In studying the basic principles of sports and athletics, it is interesting to note that many of the basic fundamentals, physical and mental, overlap from one fundamental and one sport to another. For example, let’s consider baseball. While martial arts evolved as systems of self-defense and survival, baseball evolved as America’s pastime. Like tennis, baseball is a game, and it is a game of big business in America, attracting many of North, Central, and South Americas’ finest athletes.

    Tim Robson’s baseball book The Hitting Edge-How to Excel at the Plateis remarkable in the knowledge and expertise laid out. While focusing on how to hit a baseball, it is amazing how many of the principles Robson examines apply directly to tennis and other sports. Robson, a professional coach who has spent his life studying, playing and practicing his craft as a player and coach, clearly knows what he is talking about.  The marriage of theory, the need for practice, mental and emotional clarity, balance and the kinetic chain all apply to baseball, and tennis, just as with martial arts. We believe that almost all sports require mastery of similar principles for excellence and success.

   Body position biomechanics remain the same throughout sport whether one is into martial arts, baseball, basketball, golf, tennis, or dancing for that matter. Keep your balance. Keep your elbows in front. Keep your head still. Be ready to move forward.

    In martial arts, tennis, and other sports the most important factors are balance and movement. To achieve greatness one must also master attitude and technique.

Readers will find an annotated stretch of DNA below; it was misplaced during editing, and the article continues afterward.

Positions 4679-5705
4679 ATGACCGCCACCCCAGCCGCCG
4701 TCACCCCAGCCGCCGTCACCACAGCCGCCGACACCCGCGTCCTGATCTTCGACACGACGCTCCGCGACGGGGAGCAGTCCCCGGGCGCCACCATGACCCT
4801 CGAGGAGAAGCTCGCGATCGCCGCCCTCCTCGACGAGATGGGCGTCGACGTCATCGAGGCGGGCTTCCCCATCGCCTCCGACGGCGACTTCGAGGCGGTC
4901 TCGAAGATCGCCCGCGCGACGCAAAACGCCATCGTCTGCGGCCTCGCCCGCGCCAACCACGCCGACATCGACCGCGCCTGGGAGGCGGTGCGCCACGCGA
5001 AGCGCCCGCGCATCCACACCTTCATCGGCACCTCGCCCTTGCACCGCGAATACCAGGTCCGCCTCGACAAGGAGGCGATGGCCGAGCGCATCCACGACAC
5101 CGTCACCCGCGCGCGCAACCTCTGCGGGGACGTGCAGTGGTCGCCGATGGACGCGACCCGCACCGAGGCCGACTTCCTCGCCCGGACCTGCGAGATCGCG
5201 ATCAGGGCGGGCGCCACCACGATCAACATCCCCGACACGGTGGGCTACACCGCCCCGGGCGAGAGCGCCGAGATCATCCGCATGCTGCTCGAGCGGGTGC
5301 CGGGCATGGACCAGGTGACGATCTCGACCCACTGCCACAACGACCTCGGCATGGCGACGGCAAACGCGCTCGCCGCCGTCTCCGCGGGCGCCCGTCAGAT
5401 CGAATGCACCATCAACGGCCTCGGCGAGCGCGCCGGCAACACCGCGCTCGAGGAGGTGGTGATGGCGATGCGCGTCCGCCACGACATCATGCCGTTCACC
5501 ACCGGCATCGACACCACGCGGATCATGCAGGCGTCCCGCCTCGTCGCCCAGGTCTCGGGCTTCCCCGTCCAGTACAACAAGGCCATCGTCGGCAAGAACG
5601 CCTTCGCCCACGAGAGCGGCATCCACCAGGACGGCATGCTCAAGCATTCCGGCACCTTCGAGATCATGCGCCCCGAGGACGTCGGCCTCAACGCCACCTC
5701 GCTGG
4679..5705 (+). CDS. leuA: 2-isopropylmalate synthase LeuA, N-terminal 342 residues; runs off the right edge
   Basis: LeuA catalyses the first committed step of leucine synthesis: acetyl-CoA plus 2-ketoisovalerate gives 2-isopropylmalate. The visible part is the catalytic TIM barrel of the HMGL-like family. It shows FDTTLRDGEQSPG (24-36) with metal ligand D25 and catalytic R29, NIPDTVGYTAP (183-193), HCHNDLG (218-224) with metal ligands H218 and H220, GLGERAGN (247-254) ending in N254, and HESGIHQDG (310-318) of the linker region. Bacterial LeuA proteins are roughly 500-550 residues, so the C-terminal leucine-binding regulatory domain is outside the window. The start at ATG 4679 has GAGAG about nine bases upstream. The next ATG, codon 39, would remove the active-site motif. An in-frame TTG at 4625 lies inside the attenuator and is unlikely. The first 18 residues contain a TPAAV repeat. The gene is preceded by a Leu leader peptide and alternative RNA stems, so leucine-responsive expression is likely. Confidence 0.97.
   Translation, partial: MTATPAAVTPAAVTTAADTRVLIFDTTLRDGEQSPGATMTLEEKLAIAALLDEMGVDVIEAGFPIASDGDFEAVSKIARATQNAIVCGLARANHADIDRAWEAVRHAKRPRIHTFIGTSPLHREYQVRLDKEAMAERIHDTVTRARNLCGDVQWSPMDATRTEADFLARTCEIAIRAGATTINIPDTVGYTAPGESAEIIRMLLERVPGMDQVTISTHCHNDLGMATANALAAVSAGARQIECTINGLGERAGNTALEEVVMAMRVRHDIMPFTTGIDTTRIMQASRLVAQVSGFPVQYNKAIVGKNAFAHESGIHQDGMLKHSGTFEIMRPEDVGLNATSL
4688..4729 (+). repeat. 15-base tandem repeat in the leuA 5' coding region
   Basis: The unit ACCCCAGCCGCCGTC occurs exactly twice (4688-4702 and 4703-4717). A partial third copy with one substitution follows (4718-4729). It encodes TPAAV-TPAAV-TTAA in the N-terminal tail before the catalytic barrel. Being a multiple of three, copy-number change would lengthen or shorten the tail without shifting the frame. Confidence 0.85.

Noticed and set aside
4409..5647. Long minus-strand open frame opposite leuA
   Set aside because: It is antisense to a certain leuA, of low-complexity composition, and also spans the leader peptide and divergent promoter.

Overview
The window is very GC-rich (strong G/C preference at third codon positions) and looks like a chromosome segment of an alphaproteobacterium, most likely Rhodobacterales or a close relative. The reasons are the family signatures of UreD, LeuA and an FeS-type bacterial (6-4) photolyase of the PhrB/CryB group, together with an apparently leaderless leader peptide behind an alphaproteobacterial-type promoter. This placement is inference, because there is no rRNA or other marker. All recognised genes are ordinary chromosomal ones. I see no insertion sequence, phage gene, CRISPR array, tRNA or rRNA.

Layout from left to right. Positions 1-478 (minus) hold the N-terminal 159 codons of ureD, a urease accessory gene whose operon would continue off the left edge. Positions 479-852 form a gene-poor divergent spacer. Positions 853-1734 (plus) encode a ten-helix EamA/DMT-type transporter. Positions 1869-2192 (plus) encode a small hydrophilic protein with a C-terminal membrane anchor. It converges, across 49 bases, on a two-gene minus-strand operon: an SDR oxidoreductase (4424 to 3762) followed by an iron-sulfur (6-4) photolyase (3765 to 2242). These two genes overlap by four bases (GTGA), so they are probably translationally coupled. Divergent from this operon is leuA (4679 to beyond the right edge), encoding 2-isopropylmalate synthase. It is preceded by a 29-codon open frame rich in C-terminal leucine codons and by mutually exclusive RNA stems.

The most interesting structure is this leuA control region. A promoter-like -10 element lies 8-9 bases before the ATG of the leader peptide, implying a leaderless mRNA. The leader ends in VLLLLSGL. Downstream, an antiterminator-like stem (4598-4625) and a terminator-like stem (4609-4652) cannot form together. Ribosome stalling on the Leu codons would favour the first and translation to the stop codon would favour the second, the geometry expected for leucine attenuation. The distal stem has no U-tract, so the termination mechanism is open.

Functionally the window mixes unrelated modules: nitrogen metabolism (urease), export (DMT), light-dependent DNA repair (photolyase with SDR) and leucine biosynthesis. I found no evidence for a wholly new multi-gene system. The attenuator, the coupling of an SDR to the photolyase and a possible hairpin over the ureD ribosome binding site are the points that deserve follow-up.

The Western style of focusing on specific techniques with results carries some advantages, but all too often those advantages are constrained by a failure to utilize what the East has to offer. Combine the East with the West. Study and practice to merge the West’s benefits with the East’s advantages. Accept the East; study the East; practice the East; and you can unleash amazing energy, flow, strength, and power in whatever you do, including tennis. However, acceptance involves more than just an open mind and intellectual belief; you must practice, and then you must practice more.

Sensei Tennis: Martial Arts (and More!) in the Mastery of Tennis

By Mark A. Beede and John Nelson

Hardcover | 6 x 9in | 236 pages | ISBN 9781984541918

Softcover | 6 x 9in | 236 pages | ISBN 9781984541901

E-Book | 236 pages | ISBN 9781984541895

Books are available through the author at Also available at Amazon and Barnes & Noble

About the Authors

John Nelson has coached the University of Hawaii men’s tennis team since 2003, having previously coached at San Diego State, UC Davis and Cal State Hayward. He has coached multiple national individual collegiate champions and has won a national NCAA team championship. He earned undergraduate degrees from Canada College and Cal State Hayward, where he was an NCAA tennis All-American and a master’s degree in education from Stanford University. He is a USPTA member and former Intercollegiate Tennis Association board member. Nelson has a third degree black belt in jiu-jitsu and studied judo, aikido, kali, Shotokan karate and taekwondo. He uses martial arts skills in tennis. An avid low handicap golfer, Nelson resides in Honolulu, Hawaii with his wife, Carol.

Mark Beede is a USPTA, PTR and ATPCA certified tennis coach, manager and educator. Born and raised in Maine, he received his undergraduate degree from Brandeis University and law degree from the University of Maine School of Law. After practicing law, he changed careers to tennis, moving to Hawaii to work with the USTA–Hawaii Pacific section and the Hawaii Pacific Tennis Foundation. Beede then moved to Istanbul, Turkey, to serve as director of coaching education and special projects at an international tennis academy for professional players and elite juniors. He is married, and has a grown daughter and two grandchildren. Now based back in Hawaii once again as the Hawaii Pacific Tennis Foundation’s executive director, he loves to help aspiring tennis players work to maximize their potential.